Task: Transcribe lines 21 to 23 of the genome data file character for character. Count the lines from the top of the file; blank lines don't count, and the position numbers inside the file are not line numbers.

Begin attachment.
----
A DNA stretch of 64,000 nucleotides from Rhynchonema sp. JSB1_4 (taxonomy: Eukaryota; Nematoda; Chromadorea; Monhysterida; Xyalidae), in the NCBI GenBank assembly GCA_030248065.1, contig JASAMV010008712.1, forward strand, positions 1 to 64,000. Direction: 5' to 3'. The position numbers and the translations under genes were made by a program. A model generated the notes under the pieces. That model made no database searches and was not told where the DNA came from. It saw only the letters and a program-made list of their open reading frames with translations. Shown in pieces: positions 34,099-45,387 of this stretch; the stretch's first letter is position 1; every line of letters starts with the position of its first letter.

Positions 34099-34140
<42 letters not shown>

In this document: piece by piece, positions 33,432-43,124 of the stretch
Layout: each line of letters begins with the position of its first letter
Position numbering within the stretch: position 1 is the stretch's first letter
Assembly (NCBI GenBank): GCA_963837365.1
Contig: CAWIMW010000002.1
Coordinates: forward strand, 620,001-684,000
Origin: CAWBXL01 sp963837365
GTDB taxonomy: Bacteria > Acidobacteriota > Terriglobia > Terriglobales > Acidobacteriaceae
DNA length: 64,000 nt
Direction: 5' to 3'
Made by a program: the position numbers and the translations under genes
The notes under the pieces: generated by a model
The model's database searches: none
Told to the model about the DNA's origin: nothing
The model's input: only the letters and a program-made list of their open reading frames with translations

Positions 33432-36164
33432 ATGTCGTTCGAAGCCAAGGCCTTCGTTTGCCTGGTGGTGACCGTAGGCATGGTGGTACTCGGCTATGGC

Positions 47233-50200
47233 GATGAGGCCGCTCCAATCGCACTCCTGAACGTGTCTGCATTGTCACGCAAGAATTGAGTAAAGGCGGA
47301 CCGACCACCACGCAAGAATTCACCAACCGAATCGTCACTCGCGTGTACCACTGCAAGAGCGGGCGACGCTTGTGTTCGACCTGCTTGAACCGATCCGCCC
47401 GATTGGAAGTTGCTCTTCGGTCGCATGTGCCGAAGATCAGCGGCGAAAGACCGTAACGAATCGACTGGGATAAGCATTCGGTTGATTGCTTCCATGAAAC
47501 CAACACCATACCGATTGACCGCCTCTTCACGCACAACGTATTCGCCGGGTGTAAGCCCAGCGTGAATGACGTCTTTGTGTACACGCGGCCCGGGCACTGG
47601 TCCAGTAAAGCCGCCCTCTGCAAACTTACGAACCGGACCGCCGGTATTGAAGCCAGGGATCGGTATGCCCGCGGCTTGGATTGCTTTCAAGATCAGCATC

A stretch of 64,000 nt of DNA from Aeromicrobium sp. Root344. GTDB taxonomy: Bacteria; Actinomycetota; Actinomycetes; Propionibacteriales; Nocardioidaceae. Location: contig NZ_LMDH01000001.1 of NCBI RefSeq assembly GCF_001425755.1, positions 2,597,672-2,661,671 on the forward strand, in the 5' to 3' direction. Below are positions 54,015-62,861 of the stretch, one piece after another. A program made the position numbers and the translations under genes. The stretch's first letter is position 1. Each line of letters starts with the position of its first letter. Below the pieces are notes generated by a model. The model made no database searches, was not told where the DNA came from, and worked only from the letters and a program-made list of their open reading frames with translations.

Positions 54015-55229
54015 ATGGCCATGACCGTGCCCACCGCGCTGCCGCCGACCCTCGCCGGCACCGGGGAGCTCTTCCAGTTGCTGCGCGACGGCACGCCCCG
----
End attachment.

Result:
Positions 47233-50200
47233 GATGAGGCCGCTCCAATCGCACTCCTGAACGTGTCTGCATTGTCACGCAAGAATTGAGTAAAGGCGGA
47301 CCGACCACCACGCAAGAATTCACCAACCGAATCGTCACTCGCGTGTACCACTGCAAGAGCGGGCGACGCTTGTGTTCGACCTGCTTGAACCGATCCGCCC